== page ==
A priority for BiH is to provide permanent accommodation for those in ‘alternative’ accommodation or in collective centres. Alternative accommodation is temporary housing provided by municipalities to displaced families who had been occupying abandoned houses but had to return them to their owners under the property restitution programme. Collective centres were meant to provide temporary accommodation for internally displaced people driven out of conflict zones and were either purpose-built or were pre-existing structures such as workers’ barracks, abandoned offices, apartment blocks or hospital buildings. Most of these ‘temporary’ dwellings have since deteriorated to the point of being uninhabitable, with their residents among the most destitute in the country.

The solution devised for the remaining residents of collective centres is a project by the name of CEB II (CEB: Council of Europe Development Bank), funded by a CEB loan plus the state’s own contribution, which formally began in November 2014.  Forty-two municipalities submitted schemes to rehouse the residents of all of their collective centres in non-profit social housing. The planned social housing facilities will comprise new apartments for the residents – but will require payment of rent and utilities, which presents a major challenge to vulnerable families with little or no income.

Through the EU’s Instrument for Pre-Accession Assistance (IPA)[4], UNHCR was requested to receive and manage €7 million to support the coordination of the Annex 7 Revised Strategy in an initial ten priority municipalities through capacity building to local authorities as well as individual assistance. UNHCR co-financed this action with an additional €1.1 million. Related projects run by UNHCR and the UN Country Team cover a further ten municipalities.

Lastly, under a Joint Declaration signed in June 2013, BiH’s Ministry for Human Rights and Refugees (MHRR), the entity ministries, the EU Delegation, the UN Resident Coordinator and UNHCR committed to a strategy of support for Annex 7 implementation through a three- to five-year process of social inclusion targeting a range of socially vulnerable groups.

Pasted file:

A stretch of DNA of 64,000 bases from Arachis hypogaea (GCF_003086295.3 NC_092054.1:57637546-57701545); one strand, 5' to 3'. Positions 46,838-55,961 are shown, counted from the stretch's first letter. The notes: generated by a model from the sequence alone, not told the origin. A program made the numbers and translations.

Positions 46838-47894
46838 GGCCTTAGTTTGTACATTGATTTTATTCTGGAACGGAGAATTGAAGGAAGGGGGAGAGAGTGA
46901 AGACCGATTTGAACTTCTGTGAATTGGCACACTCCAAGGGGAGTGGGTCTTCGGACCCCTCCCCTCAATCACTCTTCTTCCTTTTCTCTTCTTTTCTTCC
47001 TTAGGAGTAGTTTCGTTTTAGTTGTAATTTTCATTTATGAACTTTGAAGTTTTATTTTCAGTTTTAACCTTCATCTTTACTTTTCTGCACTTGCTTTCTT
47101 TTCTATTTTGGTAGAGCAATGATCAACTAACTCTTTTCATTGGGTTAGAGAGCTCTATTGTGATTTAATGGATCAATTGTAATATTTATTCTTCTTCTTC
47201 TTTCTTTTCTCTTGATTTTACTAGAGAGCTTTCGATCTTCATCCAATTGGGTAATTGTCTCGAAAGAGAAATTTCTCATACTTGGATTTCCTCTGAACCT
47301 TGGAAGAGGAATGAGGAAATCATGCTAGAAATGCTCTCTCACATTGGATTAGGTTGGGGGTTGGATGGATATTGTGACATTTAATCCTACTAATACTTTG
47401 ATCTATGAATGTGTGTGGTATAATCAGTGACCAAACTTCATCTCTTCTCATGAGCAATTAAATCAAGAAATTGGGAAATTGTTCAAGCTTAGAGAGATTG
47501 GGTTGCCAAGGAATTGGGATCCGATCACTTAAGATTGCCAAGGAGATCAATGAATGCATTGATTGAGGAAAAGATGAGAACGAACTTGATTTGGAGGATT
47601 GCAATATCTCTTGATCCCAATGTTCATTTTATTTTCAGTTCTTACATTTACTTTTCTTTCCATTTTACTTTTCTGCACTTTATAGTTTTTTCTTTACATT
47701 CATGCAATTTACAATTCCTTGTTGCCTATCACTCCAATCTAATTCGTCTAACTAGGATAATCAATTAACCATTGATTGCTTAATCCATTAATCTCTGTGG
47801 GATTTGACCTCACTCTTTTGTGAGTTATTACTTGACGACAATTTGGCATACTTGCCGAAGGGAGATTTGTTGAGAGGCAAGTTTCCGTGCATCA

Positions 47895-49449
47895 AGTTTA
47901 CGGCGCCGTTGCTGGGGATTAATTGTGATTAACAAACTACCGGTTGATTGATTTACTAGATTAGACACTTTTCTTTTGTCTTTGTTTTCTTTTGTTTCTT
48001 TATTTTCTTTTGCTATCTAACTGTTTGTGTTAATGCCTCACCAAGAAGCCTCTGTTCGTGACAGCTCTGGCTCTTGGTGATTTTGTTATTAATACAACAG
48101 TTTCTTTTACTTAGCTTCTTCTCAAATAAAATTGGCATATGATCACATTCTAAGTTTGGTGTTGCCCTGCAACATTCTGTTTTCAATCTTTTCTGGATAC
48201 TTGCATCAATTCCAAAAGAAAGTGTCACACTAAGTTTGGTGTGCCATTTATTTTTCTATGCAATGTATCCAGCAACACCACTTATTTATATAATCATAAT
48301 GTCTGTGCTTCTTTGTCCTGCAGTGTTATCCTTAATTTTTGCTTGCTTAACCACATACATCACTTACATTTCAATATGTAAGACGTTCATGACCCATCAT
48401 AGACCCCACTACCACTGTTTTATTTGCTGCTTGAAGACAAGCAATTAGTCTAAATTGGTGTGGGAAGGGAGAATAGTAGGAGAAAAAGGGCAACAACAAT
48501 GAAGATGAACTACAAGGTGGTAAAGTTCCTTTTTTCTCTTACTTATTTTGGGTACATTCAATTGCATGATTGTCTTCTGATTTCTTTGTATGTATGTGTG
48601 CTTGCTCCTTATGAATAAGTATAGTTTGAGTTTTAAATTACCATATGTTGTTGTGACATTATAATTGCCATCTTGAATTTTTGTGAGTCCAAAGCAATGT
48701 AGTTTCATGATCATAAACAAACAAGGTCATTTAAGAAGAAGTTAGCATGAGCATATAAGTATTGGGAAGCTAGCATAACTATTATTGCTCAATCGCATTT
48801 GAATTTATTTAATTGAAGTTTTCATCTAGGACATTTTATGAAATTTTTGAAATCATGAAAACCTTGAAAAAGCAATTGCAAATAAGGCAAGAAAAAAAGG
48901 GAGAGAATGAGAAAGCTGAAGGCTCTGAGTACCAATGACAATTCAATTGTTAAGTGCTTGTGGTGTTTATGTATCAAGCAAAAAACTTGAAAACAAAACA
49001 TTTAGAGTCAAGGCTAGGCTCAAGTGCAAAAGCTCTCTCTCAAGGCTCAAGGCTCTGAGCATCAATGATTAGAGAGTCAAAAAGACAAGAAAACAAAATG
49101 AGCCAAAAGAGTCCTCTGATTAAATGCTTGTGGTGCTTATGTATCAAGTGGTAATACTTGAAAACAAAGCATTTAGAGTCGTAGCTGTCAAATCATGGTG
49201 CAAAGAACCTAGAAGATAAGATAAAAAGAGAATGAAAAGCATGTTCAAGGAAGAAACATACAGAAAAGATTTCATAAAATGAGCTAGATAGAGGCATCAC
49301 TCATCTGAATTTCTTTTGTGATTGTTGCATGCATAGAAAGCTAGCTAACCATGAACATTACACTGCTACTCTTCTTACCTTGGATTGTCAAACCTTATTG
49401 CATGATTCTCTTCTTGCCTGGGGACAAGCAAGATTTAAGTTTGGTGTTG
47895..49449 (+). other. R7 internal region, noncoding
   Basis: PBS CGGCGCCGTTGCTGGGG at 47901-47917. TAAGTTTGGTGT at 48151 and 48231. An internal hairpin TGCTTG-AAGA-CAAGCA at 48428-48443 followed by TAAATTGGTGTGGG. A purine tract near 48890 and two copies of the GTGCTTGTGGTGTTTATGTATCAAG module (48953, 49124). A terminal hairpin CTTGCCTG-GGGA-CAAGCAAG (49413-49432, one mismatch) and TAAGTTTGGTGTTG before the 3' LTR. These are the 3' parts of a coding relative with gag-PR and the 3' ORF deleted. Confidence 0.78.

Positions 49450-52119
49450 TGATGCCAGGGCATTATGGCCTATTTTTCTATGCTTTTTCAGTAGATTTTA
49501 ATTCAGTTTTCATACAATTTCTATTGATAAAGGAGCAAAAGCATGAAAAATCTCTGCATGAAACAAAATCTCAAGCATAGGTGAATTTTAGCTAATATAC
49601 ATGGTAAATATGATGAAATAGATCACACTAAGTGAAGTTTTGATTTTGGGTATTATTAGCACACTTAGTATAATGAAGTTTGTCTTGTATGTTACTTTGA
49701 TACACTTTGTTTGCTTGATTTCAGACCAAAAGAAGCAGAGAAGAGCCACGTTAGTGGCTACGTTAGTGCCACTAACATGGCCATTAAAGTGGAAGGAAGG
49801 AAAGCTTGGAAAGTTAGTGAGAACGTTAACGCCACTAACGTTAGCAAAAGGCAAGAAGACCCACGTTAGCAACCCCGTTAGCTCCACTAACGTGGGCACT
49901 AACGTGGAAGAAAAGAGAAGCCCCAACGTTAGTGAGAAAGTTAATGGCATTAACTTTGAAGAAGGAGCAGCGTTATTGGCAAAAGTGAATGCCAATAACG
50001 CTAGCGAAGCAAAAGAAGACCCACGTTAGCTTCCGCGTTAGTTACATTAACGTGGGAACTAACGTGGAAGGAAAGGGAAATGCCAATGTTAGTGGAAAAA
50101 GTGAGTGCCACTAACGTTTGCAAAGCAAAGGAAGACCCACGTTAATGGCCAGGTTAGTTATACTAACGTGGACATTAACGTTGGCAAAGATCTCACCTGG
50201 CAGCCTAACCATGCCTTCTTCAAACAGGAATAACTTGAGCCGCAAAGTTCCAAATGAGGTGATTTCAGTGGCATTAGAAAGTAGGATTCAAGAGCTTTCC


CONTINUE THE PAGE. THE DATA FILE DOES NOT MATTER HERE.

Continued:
The coming two-and-a-half years to the end of 2017 represent what is possibly the last window of opportunity to get solutions on track and move effectively through the completion phase. The five recurrent problems highlighted earlier continue to put this desired outcome at risk. What is needed now more than ever is:

  • strong leadership by the new government
  • strengthening of existing national-international partnerships (by a coordination mechanism and problem-solving body currently in formation[5])
  • joint action plans, balancing quality and speed of implementation, centred on greater assumption of responsibility by local authorities and civil society, and focusing on systematically identifying and addressing the most acute of the remaining needs
  • continuity of funding to allow the needs-driven approach to be extended to more municipalities and mainstreamed into programmes for social inclusion and development.


Andrew Mayne

UNHCR Representative in Bosnia and Herzegovina and Regional Representative for South-Eastern Europe.


[2] Source: BiH Ministry of Human Rights and Refugees, 31 December 2013; subsequently adjusted by MHRR to 100,300, confirmation pending.

[3] The High Representative for BiH and the Office of the High Representative created in 1995 to oversee the civilian implementation of the Dayton Peace Agreement.

[4] The means by which the EU supports reforms in countries wanting to join the EU with financial and technical help.

[5] By the new Minister for Human Rights and Refugees, Minister Semiha Borovac.